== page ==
Everyone has the content religion.
If you toil under the marketing umbrella, your updated job description likely includes the word “content.”
And publications ranging from BuzzFeed to Fortune to BusinessInsider have created business units to address — that’s right — developing content for companies.
Which explains why the mantra, “Content Is King,” has been chanted into the ground.
We tend to think of this infatuation with content as a recent phenomenon, that the rise of digital media prompted the invention of content (now there’s a patent with value).
But is this so?
I investigated the matter to determine if content existed before the World Wide Web.
It turns out that not only did content exist before the Web, its presence found its way into popular culture as far back as the 1960s. In the video clip below from the 1967 Academy Award-winning movie, “The Graduate,” watch Mr. McGuire offer career advice to Dustin Hoffman’s character, Benjamin.
I’m sorry that the age of the video has somewhat eroded the audio quality. If you have trouble, here’s a written version of the dialogue from the scene once Mr. McGuire and Dustin Hoffman move outside.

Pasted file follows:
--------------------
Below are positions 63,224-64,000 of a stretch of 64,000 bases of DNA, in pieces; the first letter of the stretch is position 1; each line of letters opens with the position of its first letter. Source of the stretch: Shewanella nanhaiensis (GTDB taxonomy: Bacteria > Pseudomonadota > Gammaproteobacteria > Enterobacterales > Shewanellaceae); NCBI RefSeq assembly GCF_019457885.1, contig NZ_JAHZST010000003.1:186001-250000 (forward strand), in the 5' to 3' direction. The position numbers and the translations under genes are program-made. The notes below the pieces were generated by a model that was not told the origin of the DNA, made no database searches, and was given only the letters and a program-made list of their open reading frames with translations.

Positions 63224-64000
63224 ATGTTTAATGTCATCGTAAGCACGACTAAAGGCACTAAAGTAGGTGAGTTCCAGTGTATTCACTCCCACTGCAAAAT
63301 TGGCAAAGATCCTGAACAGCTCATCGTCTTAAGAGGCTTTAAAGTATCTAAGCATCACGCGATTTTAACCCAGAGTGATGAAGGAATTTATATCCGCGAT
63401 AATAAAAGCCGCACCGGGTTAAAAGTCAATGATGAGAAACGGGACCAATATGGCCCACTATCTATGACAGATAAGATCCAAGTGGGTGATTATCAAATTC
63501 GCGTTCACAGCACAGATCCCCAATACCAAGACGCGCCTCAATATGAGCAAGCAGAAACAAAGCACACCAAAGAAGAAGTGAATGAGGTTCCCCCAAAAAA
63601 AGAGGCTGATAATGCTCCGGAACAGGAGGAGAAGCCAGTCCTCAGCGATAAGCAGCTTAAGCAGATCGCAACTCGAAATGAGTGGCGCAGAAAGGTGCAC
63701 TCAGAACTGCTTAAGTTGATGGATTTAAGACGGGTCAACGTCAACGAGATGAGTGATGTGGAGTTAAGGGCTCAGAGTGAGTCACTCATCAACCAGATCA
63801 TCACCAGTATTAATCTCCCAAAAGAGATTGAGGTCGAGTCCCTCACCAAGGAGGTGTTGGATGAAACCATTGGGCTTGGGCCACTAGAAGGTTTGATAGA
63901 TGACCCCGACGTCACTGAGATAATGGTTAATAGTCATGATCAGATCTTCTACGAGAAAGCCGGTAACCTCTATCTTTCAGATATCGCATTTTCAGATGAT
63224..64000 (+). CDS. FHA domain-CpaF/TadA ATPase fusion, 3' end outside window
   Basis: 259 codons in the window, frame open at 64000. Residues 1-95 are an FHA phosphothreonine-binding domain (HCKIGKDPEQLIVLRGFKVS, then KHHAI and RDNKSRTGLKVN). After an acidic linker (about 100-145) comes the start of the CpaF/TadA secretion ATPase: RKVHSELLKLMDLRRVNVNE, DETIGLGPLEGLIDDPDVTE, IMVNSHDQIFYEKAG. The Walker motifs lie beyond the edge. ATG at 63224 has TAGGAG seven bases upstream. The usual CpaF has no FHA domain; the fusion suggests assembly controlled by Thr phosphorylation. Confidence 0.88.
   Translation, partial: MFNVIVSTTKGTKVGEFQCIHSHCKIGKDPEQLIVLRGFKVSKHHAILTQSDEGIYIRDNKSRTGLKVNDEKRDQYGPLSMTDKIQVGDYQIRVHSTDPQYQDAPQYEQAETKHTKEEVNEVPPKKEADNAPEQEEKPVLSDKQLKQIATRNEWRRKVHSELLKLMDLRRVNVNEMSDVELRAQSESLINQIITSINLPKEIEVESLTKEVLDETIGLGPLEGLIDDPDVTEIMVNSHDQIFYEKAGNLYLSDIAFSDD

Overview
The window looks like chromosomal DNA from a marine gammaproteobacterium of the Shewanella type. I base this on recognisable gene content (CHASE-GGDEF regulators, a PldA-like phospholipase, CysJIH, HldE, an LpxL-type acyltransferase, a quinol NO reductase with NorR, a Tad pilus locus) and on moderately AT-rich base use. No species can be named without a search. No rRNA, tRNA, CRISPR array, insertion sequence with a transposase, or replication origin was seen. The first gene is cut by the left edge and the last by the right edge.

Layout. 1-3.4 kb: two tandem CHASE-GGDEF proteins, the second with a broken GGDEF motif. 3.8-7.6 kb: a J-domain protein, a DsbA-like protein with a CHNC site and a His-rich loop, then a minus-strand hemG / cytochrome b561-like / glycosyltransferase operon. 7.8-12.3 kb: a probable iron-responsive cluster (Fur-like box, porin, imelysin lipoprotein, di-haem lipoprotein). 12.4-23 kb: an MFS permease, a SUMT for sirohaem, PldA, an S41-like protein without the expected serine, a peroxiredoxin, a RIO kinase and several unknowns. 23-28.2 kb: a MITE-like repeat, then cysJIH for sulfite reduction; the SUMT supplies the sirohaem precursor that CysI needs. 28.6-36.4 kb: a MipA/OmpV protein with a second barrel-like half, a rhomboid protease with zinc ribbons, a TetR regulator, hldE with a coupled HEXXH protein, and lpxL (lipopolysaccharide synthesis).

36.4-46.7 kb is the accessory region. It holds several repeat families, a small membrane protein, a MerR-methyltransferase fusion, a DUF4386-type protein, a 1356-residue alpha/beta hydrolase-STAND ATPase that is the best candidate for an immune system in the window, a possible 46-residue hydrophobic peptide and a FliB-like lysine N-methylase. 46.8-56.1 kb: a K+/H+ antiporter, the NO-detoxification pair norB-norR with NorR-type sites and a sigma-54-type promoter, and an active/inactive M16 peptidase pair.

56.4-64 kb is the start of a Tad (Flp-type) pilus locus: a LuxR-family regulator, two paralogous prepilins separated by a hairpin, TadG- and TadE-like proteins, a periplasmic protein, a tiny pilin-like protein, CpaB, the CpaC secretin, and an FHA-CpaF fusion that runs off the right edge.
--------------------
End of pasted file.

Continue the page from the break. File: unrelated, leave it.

Mr. McGuire: I just want to say one word to you. Just one word.
Benjamin: Yes sir.
Mr. McGuire: Are you listening?
Benjamin: Yes I am.
Mr. McGuire: Content …
Benjamin: Exactly how do you mean?
Mr. McGuire: There’s a great future in content. Think about it. Will you think about it?
Dustin Hoffman: Yes I will.
Mr. McGuire: Shhhh. Enough said. That’s a deal.
We can safely conclude that yes, content existed before the World Wide Web.
P.S. Watching this scene unfold never gets old. Business communicators can hone their storytelling technique from other movies like the opening of “500 Days of Summer.”